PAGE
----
I work with a number of writers at the beginning of their careers, maybe with their first novel, or the first novel they’re ready to shop around, and they often ask how they can get started with publishing. Many writers would like to get an agent and/or a traditional publishing deal within six months or a year, with the fallback position of self publishing and the hope that eventually one day a traditional publisher will be interested.

Whatever your goals are, I encourage you to be realistic with your expectations. I’ve been working professionally in the publishing industry for close to two decades, and in that time I’ve seen many careers start and grow and change, and there’s no accurate way to predict how quickly things happen, but I can only think of one novel coming out within six months or so of finishing it, and that was because the publisher had an unexpected hole in their schedule. Publishers tend to schedule out a year or more in advance, and it can take years to get an agent, and years to find a publisher ready to say yes. Knowing these things can help you hopefully avoid some burnout and frustration.

If you want to go the traditional route, treat it like a business. Polish your work, know your craft, and get to know your industry. Try querying agents through the slush pile, but also consider networking with agents, publishers, editors, and authors via your own personal network, by attending literary events, or through industry conventions. Read the industry trade magazines and find out which agents are selling what types of titles to which publishers. Look for a young and hungry agent who’s attached to a longstanding reputable agency, so you’ll have both the benefit of someone who’s eager to return your calls, and the benefit of the agency’s connections and experience. An agent is a business partner, you want someone whose judgment you can trust. Every traditionally published writer tends to have a story about how they first broke into print, often through a chance meeting or because they knew someone in the industry.

Self publishing these days is often a matter of choosing the platform you want to publish with, and perhaps finding professional help to package your book. Book packaging includes things like cover design, interior layout, and jacket copy, and can include distribution and marketing. It used to be common for writers to learn how to do everything themselves, but unless that appeals to you, consider seeking out professionals to help you package your book. Read any contracts you are asked to sign, and run them by a lawyer if you’re not sure. Make sure you feel confident that your book is at its finest, and have a plan for distribution and publicity.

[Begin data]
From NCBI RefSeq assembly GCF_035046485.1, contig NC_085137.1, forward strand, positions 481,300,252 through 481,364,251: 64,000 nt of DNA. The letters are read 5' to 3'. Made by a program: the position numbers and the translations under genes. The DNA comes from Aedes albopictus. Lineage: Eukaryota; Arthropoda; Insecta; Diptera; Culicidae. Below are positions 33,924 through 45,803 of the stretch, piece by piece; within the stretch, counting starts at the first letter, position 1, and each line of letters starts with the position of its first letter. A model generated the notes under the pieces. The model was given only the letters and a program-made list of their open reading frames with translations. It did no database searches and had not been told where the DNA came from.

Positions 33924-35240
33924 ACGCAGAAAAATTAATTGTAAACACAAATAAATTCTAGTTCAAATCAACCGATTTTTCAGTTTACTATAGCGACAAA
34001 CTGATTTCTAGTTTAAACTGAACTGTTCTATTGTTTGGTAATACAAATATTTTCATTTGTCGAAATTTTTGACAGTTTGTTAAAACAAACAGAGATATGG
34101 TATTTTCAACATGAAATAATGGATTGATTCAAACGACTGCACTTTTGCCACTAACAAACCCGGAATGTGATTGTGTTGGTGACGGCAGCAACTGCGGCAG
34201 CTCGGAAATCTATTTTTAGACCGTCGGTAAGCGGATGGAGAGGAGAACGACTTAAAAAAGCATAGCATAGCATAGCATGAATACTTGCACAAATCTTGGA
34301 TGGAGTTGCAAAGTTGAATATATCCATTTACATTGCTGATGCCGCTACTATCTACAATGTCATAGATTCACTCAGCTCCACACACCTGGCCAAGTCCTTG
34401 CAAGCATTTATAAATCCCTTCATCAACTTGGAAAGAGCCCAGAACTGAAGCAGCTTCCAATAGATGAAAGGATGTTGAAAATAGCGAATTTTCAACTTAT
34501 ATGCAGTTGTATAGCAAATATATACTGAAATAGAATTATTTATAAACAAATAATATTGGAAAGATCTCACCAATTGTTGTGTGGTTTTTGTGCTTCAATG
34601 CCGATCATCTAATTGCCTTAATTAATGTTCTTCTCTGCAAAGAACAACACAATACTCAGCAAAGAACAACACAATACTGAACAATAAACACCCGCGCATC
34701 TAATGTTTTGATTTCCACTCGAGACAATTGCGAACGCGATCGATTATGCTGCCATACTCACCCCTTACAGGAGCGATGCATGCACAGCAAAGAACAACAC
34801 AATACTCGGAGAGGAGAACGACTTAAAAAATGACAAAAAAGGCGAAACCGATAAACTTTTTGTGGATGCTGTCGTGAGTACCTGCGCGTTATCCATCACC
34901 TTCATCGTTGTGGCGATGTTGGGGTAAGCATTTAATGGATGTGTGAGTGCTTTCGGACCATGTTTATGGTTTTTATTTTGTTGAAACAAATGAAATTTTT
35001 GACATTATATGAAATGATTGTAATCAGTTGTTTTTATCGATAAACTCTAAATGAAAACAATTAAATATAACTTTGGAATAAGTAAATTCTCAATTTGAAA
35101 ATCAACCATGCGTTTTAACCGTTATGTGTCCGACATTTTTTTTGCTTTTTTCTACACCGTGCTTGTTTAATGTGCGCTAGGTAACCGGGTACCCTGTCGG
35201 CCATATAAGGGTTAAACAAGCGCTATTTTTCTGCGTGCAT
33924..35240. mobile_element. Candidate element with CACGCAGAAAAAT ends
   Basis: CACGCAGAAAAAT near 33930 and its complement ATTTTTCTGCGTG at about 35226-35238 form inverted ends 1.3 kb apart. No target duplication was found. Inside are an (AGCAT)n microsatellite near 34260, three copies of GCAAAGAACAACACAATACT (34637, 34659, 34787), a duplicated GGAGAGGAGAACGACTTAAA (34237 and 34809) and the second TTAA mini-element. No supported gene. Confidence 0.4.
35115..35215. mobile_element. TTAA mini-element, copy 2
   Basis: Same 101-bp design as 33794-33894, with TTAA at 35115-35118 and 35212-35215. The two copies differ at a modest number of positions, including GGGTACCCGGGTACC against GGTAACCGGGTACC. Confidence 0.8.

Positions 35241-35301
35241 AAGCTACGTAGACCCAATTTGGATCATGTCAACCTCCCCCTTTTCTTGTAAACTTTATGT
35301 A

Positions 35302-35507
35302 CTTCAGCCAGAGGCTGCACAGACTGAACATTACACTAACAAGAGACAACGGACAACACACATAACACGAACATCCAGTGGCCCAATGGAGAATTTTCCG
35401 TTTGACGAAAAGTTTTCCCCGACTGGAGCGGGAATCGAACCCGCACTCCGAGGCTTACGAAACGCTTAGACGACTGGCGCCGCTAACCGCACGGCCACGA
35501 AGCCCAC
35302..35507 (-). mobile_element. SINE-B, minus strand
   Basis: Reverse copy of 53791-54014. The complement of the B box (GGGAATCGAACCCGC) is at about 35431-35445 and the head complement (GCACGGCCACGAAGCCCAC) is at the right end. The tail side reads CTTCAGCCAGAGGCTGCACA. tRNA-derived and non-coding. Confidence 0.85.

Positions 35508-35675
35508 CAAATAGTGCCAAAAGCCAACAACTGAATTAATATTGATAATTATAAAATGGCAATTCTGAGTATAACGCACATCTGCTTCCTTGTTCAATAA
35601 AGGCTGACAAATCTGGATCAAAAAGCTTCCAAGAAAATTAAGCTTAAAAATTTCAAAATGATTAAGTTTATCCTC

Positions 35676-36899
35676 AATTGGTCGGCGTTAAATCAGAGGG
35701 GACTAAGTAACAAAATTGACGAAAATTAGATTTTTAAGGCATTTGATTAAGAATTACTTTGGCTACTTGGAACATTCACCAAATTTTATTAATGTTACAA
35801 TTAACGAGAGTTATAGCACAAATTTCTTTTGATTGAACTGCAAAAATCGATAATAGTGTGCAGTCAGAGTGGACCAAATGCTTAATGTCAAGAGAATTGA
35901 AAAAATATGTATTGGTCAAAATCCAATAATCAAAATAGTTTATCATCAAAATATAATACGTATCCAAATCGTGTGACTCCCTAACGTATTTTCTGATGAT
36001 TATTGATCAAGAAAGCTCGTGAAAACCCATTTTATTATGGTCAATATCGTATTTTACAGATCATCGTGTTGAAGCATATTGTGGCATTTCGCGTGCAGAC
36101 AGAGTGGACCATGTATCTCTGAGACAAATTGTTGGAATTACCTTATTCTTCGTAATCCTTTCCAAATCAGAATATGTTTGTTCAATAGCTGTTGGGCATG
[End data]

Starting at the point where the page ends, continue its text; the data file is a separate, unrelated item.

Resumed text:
Traditional publishing and self publishing are two ends of a spectrum, and there’s increasingly space in the middle for hybrid publishing careers. Most writers who succeed as hybrid authors have either built a following through traditional publishing, or have a consistent strategy with self publishing (doing market research, publishing new titles regularly with professionally edited content and professional quality covers). But there’s no hard and fast rules, especially in the hybrid arena.

The best thing you can do to get published is to create quality content, and the next best thing you can do is to understand the publishing industry, and the costs and benefits of your publishing options. And if you want help making decisions, consider working with a professional editor who can answer your questions and help you position your work to stand out in a competitive market.

Amelia Beamer
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